Kindle Fire Could Make Tablet Market a Two-Horse Race

By Don Reisinger  |  Posted 2011-11-07 Print this article Print


5. Consumer excitement seems groundbreaking

Looking around the tablet space, it's hard to find a single model besides the iPad that has excited consumers as much as Amazon's Kindle Fire. That's a key component in the fear the Kindle Fire brings to the tablet space. The original Kindle e-reader was highly popular with consumers. It set the stage for consumer interest in the Kindle Fire and helped ensure that it won't be ignored when it starts shipping. Unlike so many previous tablet models, Apple and the other rival tablet makers can't just dismiss the Kindle Fire.

6. It's anybody's game

Unfortunately for the Kindle Fire's competitors, none has been able to establish a dominant position in the Android tablet space. In fact, the tablet market is very much up for grabs right now. Since the Kindle Fire is widely expected to grab some significant market share, that means Amazon seizes the market position that the other Android vendors have been trying to take.

7. It could significantly hurt margins

As noted, the Kindle Fire is significantly cheaper than most tablet competitors. If it catches on, the competition will be forced to drop the prices of their own tablets or offer new less-costly devices to stay in the race. While that might help sales, it could also negatively affect margins. Currently, tablets are profitable. But if the Kindle Fire takes off, there's no telling if that will still be the case.

8. It limits future software opportunities

The Kindle Fire's Android installation is an important component in this story. If the device is successful, it will mean consumers will increasingly turn to Android-based devices. That means companies that aren't offering Amazon on the tablets will need to think about doing so fast. After the Kindle Fire launches, it might very well become a two-OS race in the tablet market.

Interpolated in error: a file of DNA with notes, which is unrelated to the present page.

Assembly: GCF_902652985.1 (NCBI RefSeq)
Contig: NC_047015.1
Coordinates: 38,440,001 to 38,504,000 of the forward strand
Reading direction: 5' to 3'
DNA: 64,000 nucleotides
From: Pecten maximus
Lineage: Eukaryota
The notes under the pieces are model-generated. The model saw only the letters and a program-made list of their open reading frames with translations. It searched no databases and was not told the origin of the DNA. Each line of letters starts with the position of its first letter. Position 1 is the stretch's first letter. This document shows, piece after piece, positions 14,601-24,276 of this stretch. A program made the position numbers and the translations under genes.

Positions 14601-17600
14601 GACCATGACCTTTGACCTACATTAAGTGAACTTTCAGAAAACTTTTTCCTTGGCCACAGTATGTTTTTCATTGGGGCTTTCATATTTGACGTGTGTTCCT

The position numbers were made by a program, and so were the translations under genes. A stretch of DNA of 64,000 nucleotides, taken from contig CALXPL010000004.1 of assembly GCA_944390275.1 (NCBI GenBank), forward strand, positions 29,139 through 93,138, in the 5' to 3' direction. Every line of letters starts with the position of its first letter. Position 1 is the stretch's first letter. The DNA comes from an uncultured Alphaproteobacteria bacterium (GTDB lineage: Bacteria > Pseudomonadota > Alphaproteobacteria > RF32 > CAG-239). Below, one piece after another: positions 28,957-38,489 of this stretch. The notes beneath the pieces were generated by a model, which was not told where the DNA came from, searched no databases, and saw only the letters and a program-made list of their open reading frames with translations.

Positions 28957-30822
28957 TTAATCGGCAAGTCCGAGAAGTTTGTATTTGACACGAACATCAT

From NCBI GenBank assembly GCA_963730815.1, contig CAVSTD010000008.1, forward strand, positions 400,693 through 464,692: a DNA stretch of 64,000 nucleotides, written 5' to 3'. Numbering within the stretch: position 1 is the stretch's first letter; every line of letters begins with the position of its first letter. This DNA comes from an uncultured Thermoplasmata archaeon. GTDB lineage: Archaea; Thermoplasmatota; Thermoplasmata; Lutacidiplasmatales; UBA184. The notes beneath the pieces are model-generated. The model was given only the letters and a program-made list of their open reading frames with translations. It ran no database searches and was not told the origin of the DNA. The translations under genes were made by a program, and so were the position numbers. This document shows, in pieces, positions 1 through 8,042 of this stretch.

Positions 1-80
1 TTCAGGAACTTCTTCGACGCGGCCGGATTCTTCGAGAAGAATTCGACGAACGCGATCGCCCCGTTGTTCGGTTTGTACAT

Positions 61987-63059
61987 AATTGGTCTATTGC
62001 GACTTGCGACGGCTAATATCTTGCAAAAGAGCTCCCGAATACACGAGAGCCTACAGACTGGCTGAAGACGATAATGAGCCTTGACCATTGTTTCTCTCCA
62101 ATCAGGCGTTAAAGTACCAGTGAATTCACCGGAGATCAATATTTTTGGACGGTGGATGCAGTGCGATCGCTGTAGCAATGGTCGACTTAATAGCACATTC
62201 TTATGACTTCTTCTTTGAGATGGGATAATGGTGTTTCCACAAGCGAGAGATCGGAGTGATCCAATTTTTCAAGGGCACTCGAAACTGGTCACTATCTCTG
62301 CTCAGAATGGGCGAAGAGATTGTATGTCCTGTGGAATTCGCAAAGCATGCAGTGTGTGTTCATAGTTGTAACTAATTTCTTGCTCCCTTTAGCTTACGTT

9. Integrated services push investments up

Like Apple, Amazon has decided to integrate its many services into the Kindle Fire. So, customers will find Kindle ebooks, have access to the company's MP3 store and be able to store content in the cloud. If the Kindle Fire proves successful, other competitors might need to develop and integrate their own services to keep up. And that can be costly.

10. Think about the retail partnership

Amazon's position as a huge online retailer should also strike fear in the competition. After all, the Kindle Fire's competitors rely upon Amazon to sell their own products. If the Kindle Fire takes center stage on the company's site, how might their own devices be affected? Amazon's huge customer base is not only a tool to beat competitors; it's a tool to keep competitor sales at bay.

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Don Reisinger is a freelance technology columnist. He started writing about technology for Ziff-Davis' Since then, he has written extremely popular columns for, Computerworld, InformationWeek, and others. He has appeared numerous times on national television to share his expertise with viewers. You can follow his every move at

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